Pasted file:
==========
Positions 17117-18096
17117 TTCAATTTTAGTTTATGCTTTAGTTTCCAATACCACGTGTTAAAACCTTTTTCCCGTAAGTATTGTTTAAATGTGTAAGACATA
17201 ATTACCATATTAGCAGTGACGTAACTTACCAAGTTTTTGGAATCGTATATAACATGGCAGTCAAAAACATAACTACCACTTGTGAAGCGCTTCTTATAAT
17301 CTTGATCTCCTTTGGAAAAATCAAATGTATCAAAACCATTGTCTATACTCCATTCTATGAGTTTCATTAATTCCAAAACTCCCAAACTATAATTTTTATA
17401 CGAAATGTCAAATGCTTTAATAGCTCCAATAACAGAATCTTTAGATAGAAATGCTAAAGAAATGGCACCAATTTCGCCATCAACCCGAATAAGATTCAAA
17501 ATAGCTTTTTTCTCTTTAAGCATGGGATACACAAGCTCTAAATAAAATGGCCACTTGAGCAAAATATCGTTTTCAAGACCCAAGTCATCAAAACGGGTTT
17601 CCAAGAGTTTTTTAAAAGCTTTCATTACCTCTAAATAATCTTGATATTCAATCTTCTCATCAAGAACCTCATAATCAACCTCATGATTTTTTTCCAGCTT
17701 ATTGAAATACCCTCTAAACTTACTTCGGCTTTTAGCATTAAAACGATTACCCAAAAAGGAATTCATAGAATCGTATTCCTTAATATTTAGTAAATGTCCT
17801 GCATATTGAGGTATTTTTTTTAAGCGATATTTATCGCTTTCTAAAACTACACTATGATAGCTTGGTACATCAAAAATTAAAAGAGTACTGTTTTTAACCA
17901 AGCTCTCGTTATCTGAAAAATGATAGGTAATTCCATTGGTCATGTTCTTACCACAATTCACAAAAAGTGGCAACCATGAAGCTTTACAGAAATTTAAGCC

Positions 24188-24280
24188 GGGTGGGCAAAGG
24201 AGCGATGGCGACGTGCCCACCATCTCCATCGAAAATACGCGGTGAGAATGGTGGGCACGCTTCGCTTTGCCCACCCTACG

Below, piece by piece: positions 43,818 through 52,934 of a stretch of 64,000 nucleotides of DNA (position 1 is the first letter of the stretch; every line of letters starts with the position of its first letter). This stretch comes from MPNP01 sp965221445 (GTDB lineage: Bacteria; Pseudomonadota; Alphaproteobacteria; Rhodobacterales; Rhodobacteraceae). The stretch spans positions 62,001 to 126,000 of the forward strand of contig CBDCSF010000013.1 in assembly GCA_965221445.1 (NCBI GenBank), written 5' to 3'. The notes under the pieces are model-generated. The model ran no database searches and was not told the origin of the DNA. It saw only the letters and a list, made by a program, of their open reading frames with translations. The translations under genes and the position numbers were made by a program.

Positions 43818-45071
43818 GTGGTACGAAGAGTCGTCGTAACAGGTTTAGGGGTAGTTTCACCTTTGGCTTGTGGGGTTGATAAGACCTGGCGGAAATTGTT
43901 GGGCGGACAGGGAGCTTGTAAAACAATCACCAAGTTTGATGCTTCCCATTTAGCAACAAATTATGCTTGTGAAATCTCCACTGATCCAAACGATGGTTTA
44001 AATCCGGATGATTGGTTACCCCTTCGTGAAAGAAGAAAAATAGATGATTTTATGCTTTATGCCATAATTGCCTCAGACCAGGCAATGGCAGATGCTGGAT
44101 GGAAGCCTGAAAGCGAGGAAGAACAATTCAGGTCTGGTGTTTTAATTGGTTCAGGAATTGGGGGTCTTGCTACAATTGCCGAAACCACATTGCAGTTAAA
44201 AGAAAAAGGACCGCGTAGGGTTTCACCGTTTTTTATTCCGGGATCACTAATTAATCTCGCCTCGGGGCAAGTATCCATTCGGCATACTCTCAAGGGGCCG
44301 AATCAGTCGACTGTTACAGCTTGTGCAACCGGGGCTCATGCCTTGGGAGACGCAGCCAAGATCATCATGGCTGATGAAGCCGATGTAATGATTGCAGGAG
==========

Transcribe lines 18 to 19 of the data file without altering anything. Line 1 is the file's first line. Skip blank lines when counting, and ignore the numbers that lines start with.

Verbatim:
44001 AATCCGGATGATTGGTTACCCCTTCGTGAAAGAAGAAAAATAGATGATTTTATGCTTTATGCCATAATTGCCTCAGACCAGGCAATGGCAGATGCTGGAT
44101 GGAAGCCTGAAAGCGAGGAAGAACAATTCAGGTCTGGTGTTTTAATTGGTTCAGGAATTGGGGGTCTTGCTACAATTGCCGAAACCACATTGCAGTTAAA